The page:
09 February 2016

Launch of safe medication disposal program will install kiosks in more than 500 Walgreens drugstores in 39 states and Washington, D.C.

Lifesaving opioid antidote naloxone to be made available without a prescription at Walgreens pharmacies in 35 states and Washington, D.C.

Director of National Drug Control Policy Michael Botticelli joins Walgreens for the program launch

DEERFIELD, Ill., February 09, 2016 - Walgreens today announced the launch of a comprehensive new effort to combat drug abuse, introducing two programs that address key contributors to the crisis.

In the first ongoing national effort of its kind by a retailer, Walgreens will install safe medication disposal kiosks in more than 500 drugstores in 39 states and Washington, D.C., primarily at locations open 24 hours. A full listing of the states to be included in the program is below. The program will make the disposal of medications — including opioids and other controlled substances — easier and more convenient while helping to reduce the misuse of medications and the rise in overdose deaths.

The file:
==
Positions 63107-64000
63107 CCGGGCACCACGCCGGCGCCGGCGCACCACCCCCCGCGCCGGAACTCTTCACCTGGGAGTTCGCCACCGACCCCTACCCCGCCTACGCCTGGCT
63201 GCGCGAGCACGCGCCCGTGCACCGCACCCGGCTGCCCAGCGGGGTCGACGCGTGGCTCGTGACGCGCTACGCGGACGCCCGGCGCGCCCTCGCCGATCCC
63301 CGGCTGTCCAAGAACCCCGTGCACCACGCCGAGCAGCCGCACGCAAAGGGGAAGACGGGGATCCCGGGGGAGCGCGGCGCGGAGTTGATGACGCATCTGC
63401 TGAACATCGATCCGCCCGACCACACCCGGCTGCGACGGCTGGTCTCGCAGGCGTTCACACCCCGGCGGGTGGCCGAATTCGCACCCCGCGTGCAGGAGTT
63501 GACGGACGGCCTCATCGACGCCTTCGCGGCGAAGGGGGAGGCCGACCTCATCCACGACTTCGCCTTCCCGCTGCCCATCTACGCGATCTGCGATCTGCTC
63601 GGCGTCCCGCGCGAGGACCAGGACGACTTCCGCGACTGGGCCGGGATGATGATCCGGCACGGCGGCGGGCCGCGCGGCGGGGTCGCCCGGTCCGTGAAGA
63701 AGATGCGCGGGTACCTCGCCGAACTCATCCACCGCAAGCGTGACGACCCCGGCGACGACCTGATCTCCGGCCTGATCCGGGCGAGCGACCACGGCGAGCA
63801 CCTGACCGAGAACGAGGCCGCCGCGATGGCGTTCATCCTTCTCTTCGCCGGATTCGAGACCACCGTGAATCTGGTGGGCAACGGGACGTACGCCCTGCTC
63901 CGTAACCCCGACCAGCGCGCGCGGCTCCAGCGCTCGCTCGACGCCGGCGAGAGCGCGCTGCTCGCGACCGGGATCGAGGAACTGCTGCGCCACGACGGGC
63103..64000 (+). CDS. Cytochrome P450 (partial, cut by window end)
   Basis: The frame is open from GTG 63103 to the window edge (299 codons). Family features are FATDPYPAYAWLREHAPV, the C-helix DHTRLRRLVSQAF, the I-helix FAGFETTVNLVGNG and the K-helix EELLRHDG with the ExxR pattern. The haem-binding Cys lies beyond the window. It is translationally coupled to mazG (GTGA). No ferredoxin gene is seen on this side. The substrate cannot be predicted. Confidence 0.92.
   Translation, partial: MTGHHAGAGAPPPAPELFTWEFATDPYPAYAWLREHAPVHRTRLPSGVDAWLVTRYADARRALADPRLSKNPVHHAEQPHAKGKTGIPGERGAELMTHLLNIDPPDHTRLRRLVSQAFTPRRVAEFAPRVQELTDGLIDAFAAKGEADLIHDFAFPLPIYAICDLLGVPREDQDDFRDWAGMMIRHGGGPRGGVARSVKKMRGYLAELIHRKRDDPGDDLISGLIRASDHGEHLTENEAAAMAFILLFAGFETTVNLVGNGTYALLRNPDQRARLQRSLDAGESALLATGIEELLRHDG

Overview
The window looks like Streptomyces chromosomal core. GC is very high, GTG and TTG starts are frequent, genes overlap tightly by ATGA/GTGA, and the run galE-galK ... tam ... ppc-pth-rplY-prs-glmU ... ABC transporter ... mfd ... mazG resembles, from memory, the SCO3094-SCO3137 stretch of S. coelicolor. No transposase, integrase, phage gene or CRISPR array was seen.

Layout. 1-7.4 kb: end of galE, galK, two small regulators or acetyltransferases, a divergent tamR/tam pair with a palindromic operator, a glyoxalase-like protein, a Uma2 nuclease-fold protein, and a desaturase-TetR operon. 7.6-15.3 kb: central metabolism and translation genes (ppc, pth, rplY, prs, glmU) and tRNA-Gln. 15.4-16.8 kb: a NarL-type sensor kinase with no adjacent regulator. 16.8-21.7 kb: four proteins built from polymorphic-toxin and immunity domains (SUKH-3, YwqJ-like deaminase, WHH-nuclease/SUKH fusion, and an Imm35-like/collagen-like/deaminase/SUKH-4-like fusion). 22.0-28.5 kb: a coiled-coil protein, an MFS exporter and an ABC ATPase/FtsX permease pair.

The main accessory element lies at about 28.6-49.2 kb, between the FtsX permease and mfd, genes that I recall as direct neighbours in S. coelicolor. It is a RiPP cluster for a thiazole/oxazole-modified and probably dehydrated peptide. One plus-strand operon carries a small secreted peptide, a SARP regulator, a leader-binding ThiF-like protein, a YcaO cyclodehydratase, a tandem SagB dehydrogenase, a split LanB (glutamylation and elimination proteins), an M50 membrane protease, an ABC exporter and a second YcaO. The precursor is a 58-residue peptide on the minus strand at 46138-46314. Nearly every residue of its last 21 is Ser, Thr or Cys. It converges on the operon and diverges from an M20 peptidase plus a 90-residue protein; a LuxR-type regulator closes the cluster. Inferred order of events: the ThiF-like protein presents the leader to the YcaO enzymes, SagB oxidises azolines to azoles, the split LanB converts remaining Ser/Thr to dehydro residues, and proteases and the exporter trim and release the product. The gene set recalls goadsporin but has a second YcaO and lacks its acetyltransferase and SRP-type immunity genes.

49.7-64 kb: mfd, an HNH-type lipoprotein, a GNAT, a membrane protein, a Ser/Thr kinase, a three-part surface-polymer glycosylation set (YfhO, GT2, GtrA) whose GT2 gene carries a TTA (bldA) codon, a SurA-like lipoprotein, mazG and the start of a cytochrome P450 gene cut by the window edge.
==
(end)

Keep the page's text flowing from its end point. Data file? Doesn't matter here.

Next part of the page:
Walgreens also will make naloxone, a lifesaving opioid antidote, available without a prescription at its pharmacies in 35 states and Washington, D.C., rolling out the program state-by-state throughout this year. Naloxone can be used in the event of an overdose to reverse the effects of heroin or other opioid drugs, and is administered by injection or nasal spray. The medication became available without a prescription last week at Walgreens pharmacies throughout the state of New York and will be introduced without a prescription in Indiana and Ohio later this month. A full listing of the states to be included in the program is below. When implementation of the program is complete, naloxone will be available without a prescription in more than 5,800 of Walgreens nearly 8,200 stores. In states where a prescription is required, Walgreens is available and eager to work with regulators to help update rules to allow for dispensing of naloxone without a prescription.